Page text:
|Publication number||US4693395 A|
|Application number||US 06/902,119|
|Publication date||Sep 15, 1987|
|Filing date||Sep 2, 1986|
|Priority date||Dec 28, 1984|
|Publication number||06902119, 902119, US 4693395 A, US 4693395A, US-A-4693395, US4693395 A, US4693395A|
|Inventors||Edward A. Tavss, John Santalucia, David L. Carroll|
|Original Assignee||Colgate-Palmolive Company|
|Export Citation||BiBTeX, EndNote, RefMan|
|Patent Citations (13), Referenced by (14), Classifications (10), Legal Events (5)|
|External Links: USPTO, USPTO Assignment, Espacenet|
This application is a continuation of application Ser. No. 687,281, filed Dec. 28, 1984 now abandoned.
The present invention relates broadly to the container art, and is more particularly concerned with a collapsible dispensing container of laminated wall construction in the body portion thereof, whereby product permeation and absorption, and oxygen absorption are substantially prevented in all regions of the container structure susceptible thereto.
Collapsible tubes formed of metallic and plastic materials have long been known in the packaging field. Extruded metal tubes are inherently brittle and repeated use not infrequently results in wall cracks so that product is exuded from a location other than the essentially rigid dispensing orifice. Of the prior art metal tubes, aluminum tubes, while probably being the least brittle, are somewhat limited in their applications since up to the present time it has not been possible to apply to the interior surfaces thereof a completely satisfactory coating, when required to prevent attack and corrosion of the metal by alkaline or acid contents and contamination of the contents by the reaction products. Notwithstanding the relatively brittle nature of a metal tube, the mentioned internal coating operation requires an additional processing step which necessarily increases the cost of the final article.
Tubes formed of polyethylene and other plastic materials have enjoyed wide commercial success in the packaging of many products; however, certain other products after a time have been noted to deteriorate when contained therein. Plastics as exemplified by polyethylene are permeable to a degree when employed in the wall thicknesses used in tubular containers, and the essential oils embodied in most dentifrices for flavoring purposes are reduced in volume during storage of the container, rendering the dentifrice less palatable. Also, the plastic container wall absorbs oxygen over a period of time and ultimately may decompose the product, which has actually been found to be the case with fluoride-containing toothpastes. A further disadvantage of a plastic tube resides in the inability of the surface to readily receive printing or decorative material. In addition, plastic tubes, as exemplified by polyethylene, have a memory effect; that is, they do not remain compressed when squeezed, a particular disadvantage for dentifrice tubes.
To counter the above problems, it has accordingly been proposed to provide a metallic foil barrier between the product and the polyethylene tubre body. This would counter the compressibility problem in that the metal layer would impose its compressibility upon the plastic. In addition, the metallic foil barrier between the product and the polyethylene tube body would prevent the mentioned loss of essential oils and the absorption of oxygen. The metallic barrier has been suggested as an interlayer between facing sheets of polyethylene, and that a laminate be formed by heat with or without suitable adhesives. However, while a structure of this general character is effective to prevent some product permeation and oxygen absorption through the tube body, and particularly when the inner thermoplastic layer is a copolymer of ethylene and a polar group containing monomer which is co-polymerizable therewith, there remains the possibility of product deterioration albeit to a much lesser extent.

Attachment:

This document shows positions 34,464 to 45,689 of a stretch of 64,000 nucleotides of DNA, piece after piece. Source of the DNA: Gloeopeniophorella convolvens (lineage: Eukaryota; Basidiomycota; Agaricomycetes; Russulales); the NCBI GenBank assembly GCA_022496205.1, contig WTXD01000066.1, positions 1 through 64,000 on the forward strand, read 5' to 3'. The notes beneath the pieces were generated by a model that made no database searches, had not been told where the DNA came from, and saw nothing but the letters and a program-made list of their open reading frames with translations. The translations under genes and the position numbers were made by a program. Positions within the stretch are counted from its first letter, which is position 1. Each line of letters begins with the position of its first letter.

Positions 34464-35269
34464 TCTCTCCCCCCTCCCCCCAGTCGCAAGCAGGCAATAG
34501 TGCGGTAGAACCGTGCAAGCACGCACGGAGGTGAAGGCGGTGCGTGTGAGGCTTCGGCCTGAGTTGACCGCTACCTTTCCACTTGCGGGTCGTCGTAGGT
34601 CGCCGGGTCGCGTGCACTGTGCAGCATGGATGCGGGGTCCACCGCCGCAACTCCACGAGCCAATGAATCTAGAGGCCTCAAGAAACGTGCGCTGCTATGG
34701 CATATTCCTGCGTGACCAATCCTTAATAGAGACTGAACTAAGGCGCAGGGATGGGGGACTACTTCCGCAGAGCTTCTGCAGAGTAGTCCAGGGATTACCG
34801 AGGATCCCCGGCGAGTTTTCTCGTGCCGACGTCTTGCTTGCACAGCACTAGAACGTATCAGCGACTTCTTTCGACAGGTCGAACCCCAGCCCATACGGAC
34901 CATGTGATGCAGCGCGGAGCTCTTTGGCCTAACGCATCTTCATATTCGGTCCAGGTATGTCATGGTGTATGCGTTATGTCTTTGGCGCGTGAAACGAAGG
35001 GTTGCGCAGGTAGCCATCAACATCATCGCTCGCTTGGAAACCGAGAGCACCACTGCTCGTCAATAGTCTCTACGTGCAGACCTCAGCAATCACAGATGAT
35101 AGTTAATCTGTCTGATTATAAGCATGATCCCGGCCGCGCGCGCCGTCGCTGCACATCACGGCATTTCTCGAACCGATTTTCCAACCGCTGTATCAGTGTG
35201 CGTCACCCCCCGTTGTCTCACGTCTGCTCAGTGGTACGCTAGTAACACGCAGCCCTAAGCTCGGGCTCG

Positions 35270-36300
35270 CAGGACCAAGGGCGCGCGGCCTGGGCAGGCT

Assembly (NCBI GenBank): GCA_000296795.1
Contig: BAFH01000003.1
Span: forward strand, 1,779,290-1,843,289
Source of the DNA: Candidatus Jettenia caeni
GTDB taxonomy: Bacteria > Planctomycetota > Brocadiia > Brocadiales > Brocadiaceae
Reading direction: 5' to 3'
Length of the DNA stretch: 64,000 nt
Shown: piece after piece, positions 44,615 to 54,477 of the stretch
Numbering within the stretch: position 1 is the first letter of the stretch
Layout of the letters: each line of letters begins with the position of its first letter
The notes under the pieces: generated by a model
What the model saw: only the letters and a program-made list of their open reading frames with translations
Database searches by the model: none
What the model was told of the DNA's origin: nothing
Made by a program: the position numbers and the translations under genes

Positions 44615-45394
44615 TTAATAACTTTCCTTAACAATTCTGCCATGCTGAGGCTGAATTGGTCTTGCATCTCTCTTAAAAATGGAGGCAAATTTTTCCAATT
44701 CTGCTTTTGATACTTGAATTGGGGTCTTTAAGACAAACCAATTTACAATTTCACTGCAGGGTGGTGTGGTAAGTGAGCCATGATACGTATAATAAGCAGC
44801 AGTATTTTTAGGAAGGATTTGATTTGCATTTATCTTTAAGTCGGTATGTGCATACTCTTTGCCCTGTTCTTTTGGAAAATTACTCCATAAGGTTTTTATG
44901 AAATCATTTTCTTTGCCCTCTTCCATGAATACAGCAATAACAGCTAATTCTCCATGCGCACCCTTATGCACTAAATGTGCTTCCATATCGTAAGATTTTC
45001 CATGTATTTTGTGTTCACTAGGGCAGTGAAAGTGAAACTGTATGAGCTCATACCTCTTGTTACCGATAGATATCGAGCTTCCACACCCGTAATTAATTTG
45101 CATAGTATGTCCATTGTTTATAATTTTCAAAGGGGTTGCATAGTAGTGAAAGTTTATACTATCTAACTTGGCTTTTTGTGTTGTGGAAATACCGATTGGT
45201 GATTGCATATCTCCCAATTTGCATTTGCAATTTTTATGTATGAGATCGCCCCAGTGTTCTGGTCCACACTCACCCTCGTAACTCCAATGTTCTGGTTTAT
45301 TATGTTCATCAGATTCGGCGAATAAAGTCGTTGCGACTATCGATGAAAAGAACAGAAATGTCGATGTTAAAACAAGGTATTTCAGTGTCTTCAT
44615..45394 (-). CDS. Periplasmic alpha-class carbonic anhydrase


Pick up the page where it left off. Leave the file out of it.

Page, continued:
Attention is directed to the following prior art.
Brandt (U.S. Pat. No. 3,295,725) discloses a tube which combines above advantages of an aluminum tube with advantages of a plastic tube. This is a laminated collapsible dispensing container containing both a metallic barrier and a polyethylene inner wall. The thermoplastic layer is broadly described as polyolefin and a copolymer of an olefin and a polar group containing monomer which is copolymerizable therewith. This laminate overcomes the above described limitations, except for absorption of the essential oils from the dentifrices.
Marchak (Can Pat. No. 728,525) discloses a laminated tube containing an inner layer of polyethylene. He acknowledged the problem of absorption of flavor oil by the thermoplastic wall.
Cook (U.S. Pat. No. 4,096,946) discloses a laminated package using vinylidene chloride as the inner layer, and an outer layer of copolymer of ethylene and propylene. However, this is not a tube; it contains no metal; and Cook did not make mention of the flavor barrier properties of the copolymer.
Anthony (U.S. Pat. No. 4,207,363) discloses a laminate film used for packaging meats which contains a propylene ethylene copolymer as the outer layer. This also is not a tube; it contains no metal; and Anthony made no mention of the copolymer's flavor barrier properties.
In addition, Christensen (U.S. Pat. No. 4,405,667), Ohtusuki (U.S. Pat. No. 4,308,084), and Holloway (U.S. Pat. No. 4,279,344) teach laminated packaging articles containing ethylene propylene copolymer. However, none of these articles were tubes, and no mention was made of the copolymer's flavor barrier properties.
It is, therefore, an important aim of the present invention to provide a collapsible dispensing container of laminated wall construction in the body portion.
Another object of this invention lies in the provision of a tubular container having a plurality of adherent layers in the body portion thereof, one of said layers providing a barrier to product migration and oxygen absorption such as a metallic foil and another of said layers being ethylene propylene copolymer or mixture thereof varying in density and crystallinity. The latter layer being innermost and preferably outermost with different additional laminae sandwiched therein between.
Such additional layers comprise paper and suitable adhesive and bonding agents such as copolymer of ethylene and acrylic acid. The collapsible dispensing container of the present invention may be constructed from the laminated substrate of the present invention by conventional and known apparatuses. Exemplary of such equipment and method can be discerned from U.S. Pat. No. 3,832,964, which is incorporated herein by reference.